Germany was divided into two nations West Germany and East Germany with the west being the western US-led area and the east being the Soviet-led territorial area, “During the years 1945-1949 the cold war was concentrated mainly on Europe and the areas bordering on Europe such as Turkey and Iran. ” G. Lundestad (2005:34). Until 1949 the Cold War was not an international conflict however due to the two superpowers being anti-colonial this led to a speed up in third world countries in Asia and Africa gaining independence.

The Cold War played a significant role in the decades to come with both powers competing for influence over new regions. The pace in which The Cold War spread was indeed rapid and took many by surprise “first to Asia, then to the Middle East and Africa and Finally to Latin Americas well. In the 1960s the Cold War had become global” G. Lundestad (2005:34). By the 1960s most African and Asian nations were gaining independence and thus lead to the Cold War becoming global. This was mainly because the all of the borders in Europe were already drawn up and things were very tense there.

Whereas newly liberated areas of Africa and Asia were not and quickly became targeted by the two superpowers. Both the US and the Soviet Union engaged military and economic support to the countries that wished to fall under their umbrella. It also engaged in proxy wars in Vietnam, Angola and the Middle East. However despite the tension both sides agreed on a policy of detente. “The policy of detente had primarily meant detente in Europe. Detente also contributed to regulating the arms race through certain limitation agreements” G. Lundestad (2005:87). Realism is a theory which believes that sovereign states are the primary ctors in the international system. It also believes that the international system has always been anarchic due to the nature of states not trusting each other and each state seeking to gain or maximize its own power capability. The Realist approach to the Cold War was also that of an “anarchical constitutive” and had seen the Cold War as something that was not out of the ordinary.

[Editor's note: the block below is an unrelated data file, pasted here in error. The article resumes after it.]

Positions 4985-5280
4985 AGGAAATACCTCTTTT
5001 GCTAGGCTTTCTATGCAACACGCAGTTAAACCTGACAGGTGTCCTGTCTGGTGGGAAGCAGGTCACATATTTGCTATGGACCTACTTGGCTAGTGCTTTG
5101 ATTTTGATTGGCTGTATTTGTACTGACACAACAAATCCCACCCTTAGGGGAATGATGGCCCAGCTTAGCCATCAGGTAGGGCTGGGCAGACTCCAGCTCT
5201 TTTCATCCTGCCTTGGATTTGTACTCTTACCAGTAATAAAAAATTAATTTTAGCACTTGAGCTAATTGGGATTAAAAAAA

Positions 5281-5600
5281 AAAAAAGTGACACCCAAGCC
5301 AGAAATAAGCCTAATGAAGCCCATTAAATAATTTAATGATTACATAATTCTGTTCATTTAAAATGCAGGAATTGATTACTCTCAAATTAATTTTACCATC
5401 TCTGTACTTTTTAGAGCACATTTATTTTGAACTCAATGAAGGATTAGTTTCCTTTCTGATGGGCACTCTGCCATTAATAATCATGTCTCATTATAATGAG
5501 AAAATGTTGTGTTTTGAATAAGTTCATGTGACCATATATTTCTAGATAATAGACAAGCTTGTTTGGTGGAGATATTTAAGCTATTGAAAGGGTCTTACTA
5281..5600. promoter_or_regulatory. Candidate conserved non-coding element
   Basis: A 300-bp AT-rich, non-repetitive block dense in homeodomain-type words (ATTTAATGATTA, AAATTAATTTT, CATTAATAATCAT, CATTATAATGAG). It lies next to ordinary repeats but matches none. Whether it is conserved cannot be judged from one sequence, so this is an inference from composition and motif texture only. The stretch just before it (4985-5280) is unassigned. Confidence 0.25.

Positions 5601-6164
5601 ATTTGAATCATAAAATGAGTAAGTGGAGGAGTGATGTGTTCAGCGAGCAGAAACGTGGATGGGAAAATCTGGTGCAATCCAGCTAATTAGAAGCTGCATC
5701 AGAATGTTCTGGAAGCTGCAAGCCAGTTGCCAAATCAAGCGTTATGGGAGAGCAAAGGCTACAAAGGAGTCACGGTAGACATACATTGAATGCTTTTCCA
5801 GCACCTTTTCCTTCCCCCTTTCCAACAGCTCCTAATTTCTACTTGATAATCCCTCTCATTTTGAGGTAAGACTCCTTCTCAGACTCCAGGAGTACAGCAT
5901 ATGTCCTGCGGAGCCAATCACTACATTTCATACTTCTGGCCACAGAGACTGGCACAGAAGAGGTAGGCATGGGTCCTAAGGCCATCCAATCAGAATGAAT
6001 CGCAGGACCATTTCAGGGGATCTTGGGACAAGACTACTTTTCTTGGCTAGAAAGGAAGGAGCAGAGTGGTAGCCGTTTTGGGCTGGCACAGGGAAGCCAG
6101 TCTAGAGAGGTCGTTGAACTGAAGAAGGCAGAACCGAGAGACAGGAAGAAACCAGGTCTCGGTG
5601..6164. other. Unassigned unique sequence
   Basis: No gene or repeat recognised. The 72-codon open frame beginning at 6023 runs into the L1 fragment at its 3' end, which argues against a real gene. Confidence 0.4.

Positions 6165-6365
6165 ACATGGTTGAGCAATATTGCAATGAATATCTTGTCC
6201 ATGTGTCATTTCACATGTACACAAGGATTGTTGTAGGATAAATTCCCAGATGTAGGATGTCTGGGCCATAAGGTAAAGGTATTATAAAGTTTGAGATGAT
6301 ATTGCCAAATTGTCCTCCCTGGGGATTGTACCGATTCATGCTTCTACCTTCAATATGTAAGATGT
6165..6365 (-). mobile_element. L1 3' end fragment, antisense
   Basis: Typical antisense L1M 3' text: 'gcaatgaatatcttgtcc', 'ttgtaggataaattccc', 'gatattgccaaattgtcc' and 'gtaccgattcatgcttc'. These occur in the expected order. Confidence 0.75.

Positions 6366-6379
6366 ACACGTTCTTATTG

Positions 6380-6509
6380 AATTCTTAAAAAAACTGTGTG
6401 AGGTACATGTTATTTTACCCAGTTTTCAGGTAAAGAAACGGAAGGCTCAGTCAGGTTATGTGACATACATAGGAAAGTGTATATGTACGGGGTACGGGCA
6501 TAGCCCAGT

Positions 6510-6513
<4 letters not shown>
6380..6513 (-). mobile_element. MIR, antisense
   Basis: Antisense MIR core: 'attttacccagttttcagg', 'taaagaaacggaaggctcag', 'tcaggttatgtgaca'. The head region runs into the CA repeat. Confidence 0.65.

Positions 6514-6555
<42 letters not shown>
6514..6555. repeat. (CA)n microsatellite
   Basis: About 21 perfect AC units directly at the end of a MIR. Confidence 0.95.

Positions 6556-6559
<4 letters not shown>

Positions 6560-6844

The realists believed that states are always competing to maximize their own power, “the basic premise of its understanding is that the Cold War was not historically unique. he Cold War rather reflected in general terms the ongoing logic of inter-state conflict derived from the anarchical constitutive nature of the international system, and the ‘power maximization’ policies of states” R. Saull (2001:7). One of the reasons why the Realists did not predict the end of the cold war could be because they saw it as something that is ongoing and that states will always be deceiving each other and competing to maximize their own power. Realist scholars such as George F Kennan sometimes referred to as a pessimist because of his lack of confidence in US diplomacy during the Cold War had a different stance on this. In this case the end of the Cold War was not only about the end of the USSR’s international challenge to American power, but was also paralleled by dramatic domestic socio-political transformation” R. Saull (2001:9). Ronald Regan was the last US president of the Cold War and under this administration the United States would see some of the most anti-communist foreign policies. “Ronald Reagan had assumed the presidency in 1981 as an anti-communist hardliner who had accused Jimmy Carter of conducting a foreign policy indistinguishable from appeasement.